Spanish is one of the best resourced foreign languages in the educational context
Unlike many languages, Spanish is a well established academic discipline that has been part of educational programs of most western countries for nearly two centuries. The enormous popularity of Spanish in the last three decades has resulted in unusually large enrolments of students learning Spanish, particularly in English-speaking countries. As a result, the textbook publishing business in the field has flourished and the need to standardise academic proficiency levels has become apparent.
Today, Spanish is arguably one of the best (if not the best) resourced foreign languages in the educational context. The two main sources of textbooks and learning materials are the United States and Spain. The academic density of the Spanish discipline is compounded by two important factors. Firstly, Spanish is an international language with a rich variety of local inflections. Thus, conscientious students who want to go beyond the international koiné (a common language shared by various peoples; a lingua franca), do need to dive into the complexities of at least one local standard. Secondly, Spanish is the language of a uniquely rich and plural culture – so plural in fact, that many prefer to speak of a plurality of cultures.
The first European grammar was the Spanish Grammar, published the 18th August 1492, followed by the Italian, 1552; French, 1560; German,1573; and English, 1586.
Real Academia Española (Royal Spanish Academy; often RAE) is the institution responsible for regulating the Spanish language, and was created in 1713. It is based in Madrid, Spain, but is affiliated with national language academies in 21 Spanish-speaking nations.
The RAE offers a wide range of linguistic material, including publications and diccionaries like Diccionario de Autoridades, Diccionario Panhispánico de Dudas, Nuevo Diccionario Histórico, Diccionario del Estudiante… to name a few.
In 1951, in Mexico the Association of Spanish Language Academies emerged to work on the defence, unity and integrity of the common language in different countries.
A decade ago, the Spanish government created the Instituto Cervantes, a network of Spanish-teaching centers that operate in about thirty countries, which has created its own Proficiency diplomas. The Institute’s proficiency standards are increasingly being used as the main reference in the discipline. The Instituto Cervantes is a worldwide non-profit organisation dedicated to the teaching of Spanish as a second language, as well as the promotion of Spanish and Hispanic American culture throughout non-Spanish-speaking countries. Its head offices are located in Madrid and Alcalá de Henares and it also has an office in Sydney, Australia: Instituto Cervantes in Sydney.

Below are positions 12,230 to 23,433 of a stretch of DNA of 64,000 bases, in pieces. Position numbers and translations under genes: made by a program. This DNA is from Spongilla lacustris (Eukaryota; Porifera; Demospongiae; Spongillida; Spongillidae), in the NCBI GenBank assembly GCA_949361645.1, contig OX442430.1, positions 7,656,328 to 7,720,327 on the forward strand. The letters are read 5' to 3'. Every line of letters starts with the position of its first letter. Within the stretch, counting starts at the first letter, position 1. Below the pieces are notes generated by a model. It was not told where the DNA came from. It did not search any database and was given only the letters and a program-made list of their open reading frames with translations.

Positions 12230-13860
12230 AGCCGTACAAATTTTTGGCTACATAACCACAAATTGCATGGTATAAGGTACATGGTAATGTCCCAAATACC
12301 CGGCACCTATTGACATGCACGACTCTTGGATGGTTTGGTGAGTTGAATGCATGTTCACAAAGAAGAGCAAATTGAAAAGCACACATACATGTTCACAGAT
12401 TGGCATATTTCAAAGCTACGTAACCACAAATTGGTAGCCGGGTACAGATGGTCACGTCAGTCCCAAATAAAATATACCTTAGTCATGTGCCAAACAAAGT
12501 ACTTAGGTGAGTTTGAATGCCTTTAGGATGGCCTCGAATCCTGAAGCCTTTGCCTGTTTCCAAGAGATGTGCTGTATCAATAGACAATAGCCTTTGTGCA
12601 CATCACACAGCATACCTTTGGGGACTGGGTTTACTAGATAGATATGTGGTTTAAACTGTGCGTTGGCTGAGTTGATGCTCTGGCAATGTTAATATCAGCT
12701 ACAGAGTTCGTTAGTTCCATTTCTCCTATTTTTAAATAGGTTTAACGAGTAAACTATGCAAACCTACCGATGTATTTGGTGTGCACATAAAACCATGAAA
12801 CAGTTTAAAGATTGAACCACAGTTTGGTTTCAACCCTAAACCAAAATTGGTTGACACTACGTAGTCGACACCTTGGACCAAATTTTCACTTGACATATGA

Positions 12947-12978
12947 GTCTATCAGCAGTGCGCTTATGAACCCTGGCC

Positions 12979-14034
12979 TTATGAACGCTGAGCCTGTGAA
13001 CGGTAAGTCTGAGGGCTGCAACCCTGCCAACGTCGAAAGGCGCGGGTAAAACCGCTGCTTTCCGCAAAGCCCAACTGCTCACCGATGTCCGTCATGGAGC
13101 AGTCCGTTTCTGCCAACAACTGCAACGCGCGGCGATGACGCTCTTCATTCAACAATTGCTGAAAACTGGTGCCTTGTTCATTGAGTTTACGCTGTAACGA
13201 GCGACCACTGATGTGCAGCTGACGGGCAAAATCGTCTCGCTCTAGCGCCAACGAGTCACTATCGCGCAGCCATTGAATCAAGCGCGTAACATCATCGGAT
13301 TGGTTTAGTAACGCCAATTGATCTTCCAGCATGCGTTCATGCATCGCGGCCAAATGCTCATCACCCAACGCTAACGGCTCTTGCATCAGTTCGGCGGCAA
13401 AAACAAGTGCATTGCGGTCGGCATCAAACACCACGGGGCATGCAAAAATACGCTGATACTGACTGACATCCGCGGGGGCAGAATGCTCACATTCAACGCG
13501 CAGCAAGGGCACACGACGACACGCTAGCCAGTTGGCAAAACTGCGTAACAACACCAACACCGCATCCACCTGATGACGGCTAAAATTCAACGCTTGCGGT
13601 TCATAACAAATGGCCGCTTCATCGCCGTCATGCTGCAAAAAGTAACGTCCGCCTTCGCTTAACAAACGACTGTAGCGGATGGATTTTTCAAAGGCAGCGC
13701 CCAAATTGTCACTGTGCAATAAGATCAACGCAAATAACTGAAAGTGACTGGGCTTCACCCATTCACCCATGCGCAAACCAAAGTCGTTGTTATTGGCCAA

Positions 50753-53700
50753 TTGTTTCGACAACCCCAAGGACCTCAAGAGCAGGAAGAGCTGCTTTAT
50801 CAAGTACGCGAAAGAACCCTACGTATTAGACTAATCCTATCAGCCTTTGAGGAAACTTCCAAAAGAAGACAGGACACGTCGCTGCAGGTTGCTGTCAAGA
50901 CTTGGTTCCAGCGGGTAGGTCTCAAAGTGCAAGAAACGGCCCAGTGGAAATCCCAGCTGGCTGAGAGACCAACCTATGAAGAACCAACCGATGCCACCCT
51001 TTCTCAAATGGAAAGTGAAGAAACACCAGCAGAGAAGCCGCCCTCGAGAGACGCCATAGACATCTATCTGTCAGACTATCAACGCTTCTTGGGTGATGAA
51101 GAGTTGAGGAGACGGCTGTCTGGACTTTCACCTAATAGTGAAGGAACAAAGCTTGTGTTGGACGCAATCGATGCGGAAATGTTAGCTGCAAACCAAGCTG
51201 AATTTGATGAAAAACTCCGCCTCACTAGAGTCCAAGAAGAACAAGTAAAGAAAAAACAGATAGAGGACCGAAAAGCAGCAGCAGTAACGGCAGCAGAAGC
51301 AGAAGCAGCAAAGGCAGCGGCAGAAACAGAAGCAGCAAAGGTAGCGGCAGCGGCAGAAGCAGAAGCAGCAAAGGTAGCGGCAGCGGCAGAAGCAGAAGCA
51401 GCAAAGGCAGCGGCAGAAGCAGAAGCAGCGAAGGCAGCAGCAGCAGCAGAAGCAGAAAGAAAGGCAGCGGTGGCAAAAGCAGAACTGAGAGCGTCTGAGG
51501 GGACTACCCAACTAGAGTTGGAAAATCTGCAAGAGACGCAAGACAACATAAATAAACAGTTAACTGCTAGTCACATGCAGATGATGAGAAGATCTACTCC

The Instituto Cervantes (IC) is present in over twenty different countries with 42 centres in all.
- IC organises general and specialised Spanish-language courses
- IC organises exams for the Diplomas de Español como Lengua Extranjera (DELE) (Diplomas of Spanish as a Foreign Language) in conjunction with the University of Salamanca
- IC promotes methods of teaching Spanish
- IC supports teachers of Spanish
- IC organises and promotes programmes aiming to spread the use of Spanish
- IC organises libraries and documentation centres at its various locations
Since 1998 the Instituto Cervantes has published the annual El español en el mundo highlighting the state of Spanish in the world, and current trends. The Instituto has also run the Internet-based Centro Virtual Cervantes (CVC) since 1997.
The MAEC-AECID scholarships are granted by the government of Spain allow non graduate and graduate students to enrol in any Spanish education centre during a whole academic year with possibility of extension. They enable foreigners to study in Spain and Spaniards to study abroad.
The lectores MAEC-AECID (Spanish language assistants) are sent by the government of Spain to universities around the world, to reinforce and assist wherever the teaching of Spanish may need during a whole academic year, with possibility of extension up to three years. In 2005 there was one in Australia, at La Trobe University, with two more in 2006 at University of Queensland, Brisbane, and another at Flinders University, Adelaide. Visit the AECID website.